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Hizbullah’s Identity Crisis
 The focus in next week’s Palestinian legislative elections is on the Islamic group Hamas, with both Israel and the Palestinian Authority wary of its entry into mainstream politics. Late last year all eyes were on Egypt’s Islamic Brotherhood, which fed off growing disillusionment with President Hosni Mubarak’s regime to take home the second largest number of votes in parliamentary election
Monday, January 16,2006 00:00
by Michael Young, Newsweek International

 The focus in next week’s Palestinian legislative elections is on the Islamic group Hamas, with both Israel and the Palestinian Authority wary of its entry into mainstream politics. Late last year all eyes were on Egypt’s Islamic Brotherhood, which fed off growing disillusionment with President Hosni Mubarak’s regime to take home the second largest number of votes in parliamentary elections. Optimists want desperately to believe that democratic processes make Islamist militants more moderate. But is that really so?

The evidence is, at best, ambiguous. Since winning the vote in 2002, Turkish Prime Minister Recep Tayyip Erdogan’s "post-Islamist" Justice and Development Party has cleaned up corruption, modernized human-rights laws and spearheaded Turkey’s drive to join the European Union, all while accepting (if sometimes contentiously) the country’s secular bona fides. But Lebanon’s Hizbullah presents a contrarian example, one that illustrates how Islamists can exploit elections (and entry into state institutions) to defeat efforts to stifle their militancy.

In 1992 the group went through a divisive internal debate over whether to take part in Lebanon’s first postwar parliamentary vote. Secretary-general Hassan Nasrallah backed participation and found vindication in Hizbullah’s subsequent electoral successes. Since then the party has been a fixture of the Lebanese political scene and has emerged as the country’s dominant Shiite representative. Yet that has not made it any less combative, particularly vis-a-vis Israel or the United States. Hizbullah continues to describe itself as a "national resistance," retains its weapons and is arguably the most effective military force in Lebanon. It rejects U.N. demands that it disarm, despite growing domestic sentiment that an autonomous armed militia should not be fighting the nation’s battles in lieu of the Army—especially a group so attuned to Syrian and Iranian interests.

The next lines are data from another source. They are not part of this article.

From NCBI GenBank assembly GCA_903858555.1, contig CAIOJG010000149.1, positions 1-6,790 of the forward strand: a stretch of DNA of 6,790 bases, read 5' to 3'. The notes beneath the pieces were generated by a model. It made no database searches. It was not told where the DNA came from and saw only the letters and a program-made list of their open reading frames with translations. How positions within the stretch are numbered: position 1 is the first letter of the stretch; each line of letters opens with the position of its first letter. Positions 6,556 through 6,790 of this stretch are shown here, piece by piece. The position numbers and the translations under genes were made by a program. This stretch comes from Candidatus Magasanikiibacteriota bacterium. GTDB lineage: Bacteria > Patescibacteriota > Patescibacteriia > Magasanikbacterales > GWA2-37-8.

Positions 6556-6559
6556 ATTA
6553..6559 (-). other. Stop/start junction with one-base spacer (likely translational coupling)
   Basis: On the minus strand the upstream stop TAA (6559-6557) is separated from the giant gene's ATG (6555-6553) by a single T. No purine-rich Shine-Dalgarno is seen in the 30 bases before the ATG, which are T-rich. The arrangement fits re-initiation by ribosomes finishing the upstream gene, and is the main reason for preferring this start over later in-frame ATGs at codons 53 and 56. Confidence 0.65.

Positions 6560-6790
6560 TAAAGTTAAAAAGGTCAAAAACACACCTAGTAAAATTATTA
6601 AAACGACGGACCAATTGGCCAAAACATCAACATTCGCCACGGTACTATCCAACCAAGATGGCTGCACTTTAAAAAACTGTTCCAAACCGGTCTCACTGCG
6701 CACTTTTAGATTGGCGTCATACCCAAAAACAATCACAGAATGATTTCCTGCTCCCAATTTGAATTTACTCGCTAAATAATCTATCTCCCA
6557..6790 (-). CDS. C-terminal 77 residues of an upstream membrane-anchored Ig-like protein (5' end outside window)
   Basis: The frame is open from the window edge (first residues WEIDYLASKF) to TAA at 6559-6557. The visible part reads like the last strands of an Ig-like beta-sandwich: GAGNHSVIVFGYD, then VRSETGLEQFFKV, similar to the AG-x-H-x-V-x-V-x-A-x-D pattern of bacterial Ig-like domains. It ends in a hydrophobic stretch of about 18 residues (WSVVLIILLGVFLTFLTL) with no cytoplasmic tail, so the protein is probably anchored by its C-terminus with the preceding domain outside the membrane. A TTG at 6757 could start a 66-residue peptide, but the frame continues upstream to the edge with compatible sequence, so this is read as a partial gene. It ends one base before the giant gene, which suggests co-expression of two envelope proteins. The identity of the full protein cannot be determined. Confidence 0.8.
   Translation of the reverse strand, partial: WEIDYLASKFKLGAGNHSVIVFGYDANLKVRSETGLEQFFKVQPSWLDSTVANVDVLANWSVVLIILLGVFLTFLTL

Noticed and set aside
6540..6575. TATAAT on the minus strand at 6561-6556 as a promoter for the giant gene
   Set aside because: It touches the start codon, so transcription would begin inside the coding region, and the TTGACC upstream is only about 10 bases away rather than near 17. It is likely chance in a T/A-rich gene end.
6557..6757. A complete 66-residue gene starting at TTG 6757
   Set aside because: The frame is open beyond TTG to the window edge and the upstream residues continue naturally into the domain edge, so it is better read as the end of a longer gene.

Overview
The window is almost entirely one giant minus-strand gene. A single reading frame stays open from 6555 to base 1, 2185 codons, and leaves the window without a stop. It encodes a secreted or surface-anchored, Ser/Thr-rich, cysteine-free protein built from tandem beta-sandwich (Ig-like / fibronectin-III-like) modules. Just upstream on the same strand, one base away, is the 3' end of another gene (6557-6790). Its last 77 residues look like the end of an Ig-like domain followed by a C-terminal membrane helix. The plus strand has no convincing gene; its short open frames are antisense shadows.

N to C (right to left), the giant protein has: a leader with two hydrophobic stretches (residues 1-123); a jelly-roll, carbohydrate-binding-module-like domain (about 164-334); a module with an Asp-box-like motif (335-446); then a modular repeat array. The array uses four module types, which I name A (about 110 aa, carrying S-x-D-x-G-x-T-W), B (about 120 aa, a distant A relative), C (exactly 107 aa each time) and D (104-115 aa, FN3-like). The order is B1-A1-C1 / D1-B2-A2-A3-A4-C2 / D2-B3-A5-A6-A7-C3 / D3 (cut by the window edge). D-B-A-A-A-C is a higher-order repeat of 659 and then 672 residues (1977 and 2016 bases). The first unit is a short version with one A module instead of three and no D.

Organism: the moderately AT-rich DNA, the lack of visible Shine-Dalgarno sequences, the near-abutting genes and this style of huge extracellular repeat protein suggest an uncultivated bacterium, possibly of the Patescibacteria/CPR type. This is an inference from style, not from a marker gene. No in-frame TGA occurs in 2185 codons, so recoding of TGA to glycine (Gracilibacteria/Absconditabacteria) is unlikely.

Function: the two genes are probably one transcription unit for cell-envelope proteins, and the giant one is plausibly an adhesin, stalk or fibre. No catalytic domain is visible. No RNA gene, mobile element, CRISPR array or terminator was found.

At the same time, since the Syrians withdrew last April, Hizbullah’s aura of invincibility has vanished. Today the group is paying a price for its on-going alliance with the Syrian regime, which many Lebanese believe is trying to reassert control over their country. When Hizbullah parliamentarians were booed at the December funeral of assassinated Lebanese journalist Gebran Tueni, it showed how much the party’s fortunes have changed over the past year.

In the aftermath of Syria’s pullout, Hizbullah thus faces major dilemmas. It remains powerful militarily, but this is increasingly meaningless in a country where decisions are taken by communal consensus. It is stridently pro-Syrian at a time when most Lebanese blame Syria for the assassination last February of former Prime Minister Rafik Hariri, as well as for a series of bombings and killings since then (including Tueni’s). Though Hizbullah subsequently joined Lebanon’s coalition government—a first—its partners are anything but friendly toward Damascus. Hizbullah, they insist, must choose its loyalties—to Lebanon, or to Syria and Iran, on whose behalf the party’s rockets would be used in case Israel decides to attack Tehran’s nuclear facilities.

Hizbullah’s identity crisis goes deeper still. After driving Israel out of Lebanon in 2000, the party hoped to become the region’s standard-bearer in the struggle against Israel. Instead, for obvious reasons, that role falls to Palestinian groups, particularly Hamas and Fatah. And while Hizbullah publicly ascribes its popularity to the purity of its militant ideology, the party in fact owes much of its following to the efficiency of its vast patronage networks. Nasrallah once said that Lebanon needed "great men and great leaders, not leaders of alleyways." What he won’t admit is that Hizbullah’s comparative advantage lies with the parochial public services it provides, not the promise of permanent revolution.

As for religion, is Hizbullah working toward an Islamic state or not? Nasrallah’s decision to contest the elections showed the party had accepted a non-Islamic political system. Listening to Hizbullah officials these days, one hears blessed little about God, and very much about theways of men.

Ultimately, these contradictions are self-defeating. Something will have to give. Democracy has already begun to impose choices on Hizbullah. But elections alone do not guarantee the choices will be good ones.

Young is opinion editor at the Daily Star newspaper in Lebanon and a contributing editor at Reason magazine in the United States.


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